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Briefing Note: Terrorism Prevention and Investigation Measures

Posted on by Emma Carr Posted in Control Orders, Terrorism Legislation, TPIM | 3 Comments

iStock_000005413496Small[1]In an address to Parliament on 1st September 2014, the Prime Minister announced a series of new measures to assist with combating terrorist threats. Included in this was the declaration that the Government would “introduce new powers to add” to the current system of Terrorism Prevention and Investigation Measures (TPIMs). Specifically, it was mooted that this would involve expanding them to include “enhanced” exclusion zones and a reintroduction of relocation orders.

TPIMs were introduced to replace control orders in 2011. An individual can be placed under a TPIM if the intelligence services “reasonably believe” that they are involved in terrorist-related activities. They can also be imposed on foreign nationals that the Government are unable to deport.

It is our belief that:

  • TPIMs have not proven to be an improvement on control orders and have been attacked by figures on both sides of the debate.
  • The current system or proposed new measures fail to facilitate the prosecution or conviction of suspected terrorists.
  • The Government should allow the use of intercept evidence in court as a way of helping to resolve any evidence gap.

We have created a briefing note (PDF) on the background of TPIMs, including:

  • What are TPIMs?
  • What were Control Orders?
  • The problems of TPIMs
  • Relocation and Exclusion
  • Alternative Systems (including the use of intercept evidence in court)

Another Day another Data Breach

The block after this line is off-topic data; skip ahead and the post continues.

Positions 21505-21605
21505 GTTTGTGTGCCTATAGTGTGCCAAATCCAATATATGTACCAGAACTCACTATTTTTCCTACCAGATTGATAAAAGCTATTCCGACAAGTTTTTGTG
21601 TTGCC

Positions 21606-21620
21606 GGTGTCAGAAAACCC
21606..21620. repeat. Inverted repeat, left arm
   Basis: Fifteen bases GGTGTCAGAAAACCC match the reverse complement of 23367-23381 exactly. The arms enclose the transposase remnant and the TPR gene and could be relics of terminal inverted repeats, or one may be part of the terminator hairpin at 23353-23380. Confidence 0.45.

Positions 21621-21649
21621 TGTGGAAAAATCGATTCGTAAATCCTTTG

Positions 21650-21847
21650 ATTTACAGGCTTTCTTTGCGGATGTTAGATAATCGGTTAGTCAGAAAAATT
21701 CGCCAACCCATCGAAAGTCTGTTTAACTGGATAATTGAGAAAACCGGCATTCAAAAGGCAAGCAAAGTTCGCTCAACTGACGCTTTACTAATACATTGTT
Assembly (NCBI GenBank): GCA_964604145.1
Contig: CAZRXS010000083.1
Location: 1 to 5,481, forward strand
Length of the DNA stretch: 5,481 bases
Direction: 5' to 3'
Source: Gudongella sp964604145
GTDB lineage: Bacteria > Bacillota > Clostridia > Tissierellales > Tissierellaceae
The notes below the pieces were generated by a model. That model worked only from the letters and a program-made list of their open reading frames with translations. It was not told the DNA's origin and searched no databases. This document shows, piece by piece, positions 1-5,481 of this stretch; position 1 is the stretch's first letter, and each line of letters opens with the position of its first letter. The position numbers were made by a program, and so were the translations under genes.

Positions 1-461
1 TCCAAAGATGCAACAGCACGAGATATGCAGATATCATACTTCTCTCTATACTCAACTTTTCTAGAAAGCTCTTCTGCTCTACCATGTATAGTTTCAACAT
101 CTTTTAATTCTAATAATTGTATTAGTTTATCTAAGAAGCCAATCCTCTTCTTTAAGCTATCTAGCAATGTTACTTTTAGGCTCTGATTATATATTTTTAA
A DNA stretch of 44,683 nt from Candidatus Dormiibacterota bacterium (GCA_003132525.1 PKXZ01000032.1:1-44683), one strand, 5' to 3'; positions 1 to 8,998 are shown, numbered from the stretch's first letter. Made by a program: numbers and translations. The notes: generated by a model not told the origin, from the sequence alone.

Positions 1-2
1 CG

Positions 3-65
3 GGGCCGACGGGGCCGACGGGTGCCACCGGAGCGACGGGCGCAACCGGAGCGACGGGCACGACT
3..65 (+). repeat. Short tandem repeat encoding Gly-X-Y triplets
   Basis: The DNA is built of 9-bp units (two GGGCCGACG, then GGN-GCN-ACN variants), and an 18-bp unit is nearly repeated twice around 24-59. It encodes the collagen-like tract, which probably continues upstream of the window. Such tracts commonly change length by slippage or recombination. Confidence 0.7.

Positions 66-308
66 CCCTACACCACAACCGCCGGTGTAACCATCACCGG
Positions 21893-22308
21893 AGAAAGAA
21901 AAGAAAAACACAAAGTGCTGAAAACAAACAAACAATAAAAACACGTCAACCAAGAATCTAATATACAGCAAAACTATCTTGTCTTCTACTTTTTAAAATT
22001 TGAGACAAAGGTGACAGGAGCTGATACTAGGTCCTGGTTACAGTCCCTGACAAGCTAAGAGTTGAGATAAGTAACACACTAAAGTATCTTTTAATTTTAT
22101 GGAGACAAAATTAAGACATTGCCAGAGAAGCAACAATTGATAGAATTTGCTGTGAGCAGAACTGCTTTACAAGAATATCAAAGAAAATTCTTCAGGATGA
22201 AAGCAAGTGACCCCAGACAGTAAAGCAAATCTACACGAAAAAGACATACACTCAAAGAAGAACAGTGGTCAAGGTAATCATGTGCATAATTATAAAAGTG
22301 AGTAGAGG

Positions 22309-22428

Posted on by Dan Nesbitt Posted in Data Protection, Databases, Medical Records, NHS, Privacy | 1 Comment

3797160719_337b4742e7_bIn what is becoming an ever more regular occurrence for the NHS, it has been reported that the East Midlands Ambulance Service has lost a disk containing the notes of 42,000 patients’ who had been treated by paramedics in the last few months.

This incident once again underlines the dangers of organisations holding increasing amounts of personal information about individuals both electronically or in paper format. It seems obvious that the greater the amount of information that is held in one place, the more likely it is to go missing, either by accident or as the result of a deliberate breach. Indeed, just last week Kent Social Care Professionals unintentionally sent out an email containing the names, addresses and phone numbers of 120 elderly and vulnerable individuals to nearly 200 people.

Accidental leaks such as this make the need for proper data protection training amongst staff painfully apparent. If an organisation knows that it is going to hold large amounts of personal information, about staff or customers, it should ensure that its employees know their responsibilities under the Data Protection Act 1998 (DPA). Of course this cannot help to stop those who wish to purposely breach data protection law. This can only be achieved by improving the sanctions that are available to punish those who seek to misuse personal information.